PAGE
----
The oil level should be checked regularly because even new vehicles use some oil; the level should not be allowed to drop more than one quart to prevent possible engine damage. James Halderman photo

Reader is confused by oil level


Randall writes by email: “I have a 2008 Dodge minivan with a 3.8-liter engine. When I check the oil with the dipstick, I get a different reading every time, no matter how many times I check it. I called the dealer, he said to start the car and run the engine for a couple minutes, then shut it off and let the car sit for a couple of minutes, and then check the oil level. It’s still the same. Do you have a suggestion?”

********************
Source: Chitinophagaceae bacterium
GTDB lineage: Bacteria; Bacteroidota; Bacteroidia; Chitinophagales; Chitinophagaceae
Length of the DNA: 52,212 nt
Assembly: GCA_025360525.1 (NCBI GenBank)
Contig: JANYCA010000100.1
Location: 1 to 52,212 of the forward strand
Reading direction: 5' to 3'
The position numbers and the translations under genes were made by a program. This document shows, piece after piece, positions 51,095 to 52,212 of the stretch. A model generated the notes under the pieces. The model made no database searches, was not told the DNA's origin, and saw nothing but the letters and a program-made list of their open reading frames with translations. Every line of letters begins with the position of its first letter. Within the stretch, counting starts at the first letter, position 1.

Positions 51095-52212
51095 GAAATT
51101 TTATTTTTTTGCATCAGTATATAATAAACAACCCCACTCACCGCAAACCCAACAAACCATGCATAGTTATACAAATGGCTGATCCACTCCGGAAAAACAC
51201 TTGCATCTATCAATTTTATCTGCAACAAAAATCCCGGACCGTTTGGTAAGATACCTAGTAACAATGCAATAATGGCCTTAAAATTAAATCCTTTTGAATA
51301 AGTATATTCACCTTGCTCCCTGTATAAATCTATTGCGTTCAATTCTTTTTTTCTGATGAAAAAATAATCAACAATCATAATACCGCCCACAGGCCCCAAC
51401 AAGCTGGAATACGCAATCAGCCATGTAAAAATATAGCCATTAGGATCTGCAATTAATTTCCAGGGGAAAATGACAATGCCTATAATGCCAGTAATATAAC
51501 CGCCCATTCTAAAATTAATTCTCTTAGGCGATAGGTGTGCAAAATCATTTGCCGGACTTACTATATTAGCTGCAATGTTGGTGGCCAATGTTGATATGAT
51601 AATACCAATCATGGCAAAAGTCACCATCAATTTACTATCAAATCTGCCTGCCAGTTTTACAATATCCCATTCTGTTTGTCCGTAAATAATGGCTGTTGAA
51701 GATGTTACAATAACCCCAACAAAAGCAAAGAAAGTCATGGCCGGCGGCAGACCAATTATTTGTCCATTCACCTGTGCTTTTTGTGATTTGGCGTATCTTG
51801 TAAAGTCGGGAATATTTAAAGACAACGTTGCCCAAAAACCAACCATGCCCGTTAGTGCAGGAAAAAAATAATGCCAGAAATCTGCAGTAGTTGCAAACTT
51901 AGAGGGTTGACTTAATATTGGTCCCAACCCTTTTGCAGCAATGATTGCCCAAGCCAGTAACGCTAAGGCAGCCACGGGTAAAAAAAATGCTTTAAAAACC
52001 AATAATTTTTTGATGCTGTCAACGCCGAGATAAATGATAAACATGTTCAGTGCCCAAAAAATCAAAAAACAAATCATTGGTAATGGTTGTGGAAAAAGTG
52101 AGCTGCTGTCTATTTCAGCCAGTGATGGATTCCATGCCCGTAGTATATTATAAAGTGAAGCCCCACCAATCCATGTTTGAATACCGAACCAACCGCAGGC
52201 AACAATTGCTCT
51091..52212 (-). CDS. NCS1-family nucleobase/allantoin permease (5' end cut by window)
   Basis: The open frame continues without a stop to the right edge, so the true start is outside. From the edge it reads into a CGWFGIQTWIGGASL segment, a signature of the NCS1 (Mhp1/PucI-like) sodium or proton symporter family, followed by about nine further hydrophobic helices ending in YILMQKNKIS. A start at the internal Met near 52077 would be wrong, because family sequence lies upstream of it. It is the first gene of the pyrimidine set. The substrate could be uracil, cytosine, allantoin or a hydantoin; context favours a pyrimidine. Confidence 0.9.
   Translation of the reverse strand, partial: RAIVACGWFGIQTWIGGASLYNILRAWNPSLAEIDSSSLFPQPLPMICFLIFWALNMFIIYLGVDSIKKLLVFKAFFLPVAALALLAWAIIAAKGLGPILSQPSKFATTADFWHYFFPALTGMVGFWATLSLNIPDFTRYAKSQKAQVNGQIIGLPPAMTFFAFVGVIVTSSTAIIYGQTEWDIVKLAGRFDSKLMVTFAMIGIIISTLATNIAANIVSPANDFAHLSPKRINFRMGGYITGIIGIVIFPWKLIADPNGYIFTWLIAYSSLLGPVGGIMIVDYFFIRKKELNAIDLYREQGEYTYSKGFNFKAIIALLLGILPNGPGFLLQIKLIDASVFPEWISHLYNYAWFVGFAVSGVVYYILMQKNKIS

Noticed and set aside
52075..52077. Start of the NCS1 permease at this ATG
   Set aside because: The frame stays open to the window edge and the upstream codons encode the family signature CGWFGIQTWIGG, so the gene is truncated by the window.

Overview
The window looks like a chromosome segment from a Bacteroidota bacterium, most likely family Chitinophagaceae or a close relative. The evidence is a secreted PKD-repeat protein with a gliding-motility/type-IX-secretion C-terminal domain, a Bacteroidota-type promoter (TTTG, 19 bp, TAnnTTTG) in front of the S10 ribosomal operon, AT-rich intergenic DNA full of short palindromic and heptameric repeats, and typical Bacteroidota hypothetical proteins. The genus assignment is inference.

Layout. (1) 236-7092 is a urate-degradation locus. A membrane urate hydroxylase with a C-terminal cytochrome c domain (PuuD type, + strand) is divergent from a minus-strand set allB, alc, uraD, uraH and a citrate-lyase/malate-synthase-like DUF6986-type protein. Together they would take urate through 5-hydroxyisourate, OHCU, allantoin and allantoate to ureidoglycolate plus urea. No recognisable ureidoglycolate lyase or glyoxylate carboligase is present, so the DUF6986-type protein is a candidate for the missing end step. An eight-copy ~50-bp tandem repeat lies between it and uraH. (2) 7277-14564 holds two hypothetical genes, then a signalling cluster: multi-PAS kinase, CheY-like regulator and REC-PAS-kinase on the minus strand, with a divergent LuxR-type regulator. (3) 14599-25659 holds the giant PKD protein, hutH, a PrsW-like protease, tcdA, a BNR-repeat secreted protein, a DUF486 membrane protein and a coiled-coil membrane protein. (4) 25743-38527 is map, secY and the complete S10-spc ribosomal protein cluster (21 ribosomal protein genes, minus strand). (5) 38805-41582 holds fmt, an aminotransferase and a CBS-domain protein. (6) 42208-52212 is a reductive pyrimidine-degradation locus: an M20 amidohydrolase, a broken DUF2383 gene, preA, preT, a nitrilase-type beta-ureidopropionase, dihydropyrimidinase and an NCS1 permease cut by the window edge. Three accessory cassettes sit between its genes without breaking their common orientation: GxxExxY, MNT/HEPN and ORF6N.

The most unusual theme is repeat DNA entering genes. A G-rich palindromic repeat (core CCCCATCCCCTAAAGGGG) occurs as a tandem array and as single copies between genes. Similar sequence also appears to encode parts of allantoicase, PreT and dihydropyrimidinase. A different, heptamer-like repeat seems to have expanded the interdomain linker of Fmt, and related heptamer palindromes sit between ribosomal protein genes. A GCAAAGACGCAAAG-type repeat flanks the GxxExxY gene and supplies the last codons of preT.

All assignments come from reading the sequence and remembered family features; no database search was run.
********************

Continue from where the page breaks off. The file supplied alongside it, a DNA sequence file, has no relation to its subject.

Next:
Halderman: For most engines, the oil level should be checked before starting the engine and after it has been sitting overnight. I have read some engines will not display an accurate oil level unless the engine has been off for an hour or longer. It takes a long time for the oil to travel from passages and locations, such as the cylinder head and overhead camshafts, and back into the oil pan.

Be sure the vehicle is on a level location to avoid an error in reading the oil level. Therefore, for best results, park somewhere level and check the oil in the morning before starting the engine. Remove the dipstick and using a shop cloth, wipe the oil off and reinstall. Be sure that the dipstick is fully depressed to get an accurate measurement. Remove the dipstick a second time and observe the oil level. The oil level should be between full and add. Do not overfill. The add mark indicates that 1 quart of oil is needed.

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Editor’s note: Congratulations to James Halderman for being named 2017 Professor Emeritus at Sinclair Community College in September.